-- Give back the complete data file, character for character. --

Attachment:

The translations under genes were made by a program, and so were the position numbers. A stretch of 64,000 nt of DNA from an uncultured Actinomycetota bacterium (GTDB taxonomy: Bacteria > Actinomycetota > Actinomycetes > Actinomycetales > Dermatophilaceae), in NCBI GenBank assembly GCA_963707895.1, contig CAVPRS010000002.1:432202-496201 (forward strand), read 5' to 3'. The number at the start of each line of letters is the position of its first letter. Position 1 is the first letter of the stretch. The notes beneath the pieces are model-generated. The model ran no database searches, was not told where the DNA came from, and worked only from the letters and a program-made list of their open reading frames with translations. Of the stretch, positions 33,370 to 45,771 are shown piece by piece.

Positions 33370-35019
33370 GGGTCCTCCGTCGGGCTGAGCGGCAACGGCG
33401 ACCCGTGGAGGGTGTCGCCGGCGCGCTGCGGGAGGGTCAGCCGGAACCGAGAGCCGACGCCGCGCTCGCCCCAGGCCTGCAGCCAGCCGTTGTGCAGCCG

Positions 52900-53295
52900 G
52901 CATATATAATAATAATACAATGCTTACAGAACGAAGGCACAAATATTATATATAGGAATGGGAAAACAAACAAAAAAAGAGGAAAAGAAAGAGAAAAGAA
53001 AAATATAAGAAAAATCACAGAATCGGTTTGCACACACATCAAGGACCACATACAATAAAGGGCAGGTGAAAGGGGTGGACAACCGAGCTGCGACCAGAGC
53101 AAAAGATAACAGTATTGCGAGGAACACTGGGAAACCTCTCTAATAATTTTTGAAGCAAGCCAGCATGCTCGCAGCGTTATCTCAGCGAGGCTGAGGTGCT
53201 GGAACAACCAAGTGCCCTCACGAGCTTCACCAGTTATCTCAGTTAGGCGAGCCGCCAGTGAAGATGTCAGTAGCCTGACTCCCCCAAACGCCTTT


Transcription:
The translations under genes were made by a program, and so were the position numbers. A stretch of 64,000 nt of DNA from an uncultured Actinomycetota bacterium (GTDB taxonomy: Bacteria > Actinomycetota > Actinomycetes > Actinomycetales > Dermatophilaceae), in NCBI GenBank assembly GCA_963707895.1, contig CAVPRS010000002.1:432202-496201 (forward strand), read 5' to 3'. The number at the start of each line of letters is the position of its first letter. Position 1 is the first letter of the stretch. The notes beneath the pieces are model-generated. The model ran no database searches, was not told where the DNA came from, and worked only from the letters and a program-made list of their open reading frames with translations. Of the stretch, positions 33,370 to 45,771 are shown piece by piece.

Positions 33370-35019
33370 GGGTCCTCCGTCGGGCTGAGCGGCAACGGCG
33401 ACCCGTGGAGGGTGTCGCCGGCGCGCTGCGGGAGGGTCAGCCGGAACCGAGAGCCGACGCCGCGCTCGCCCCAGGCCTGCAGCCAGCCGTTGTGCAGCCG

Positions 52900-53295
52900 G
52901 CATATATAATAATAATACAATGCTTACAGAACGAAGGCACAAATATTATATATAGGAATGGGAAAACAAACAAAAAAAGAGGAAAAGAAAGAGAAAAGAA
53001 AAATATAAGAAAAATCACAGAATCGGTTTGCACACACATCAAGGACCACATACAATAAAGGGCAGGTGAAAGGGGTGGACAACCGAGCTGCGACCAGAGC
53101 AAAAGATAACAGTATTGCGAGGAACACTGGGAAACCTCTCTAATAATTTTTGAAGCAAGCCAGCATGCTCGCAGCGTTATCTCAGCGAGGCTGAGGTGCT
53201 GGAACAACCAAGTGCCCTCACGAGCTTCACCAGTTATCTCAGTTAGGCGAGCCGCCAGTGAAGATGTCAGTAGCCTGACTCCCCCAAACGCCTTT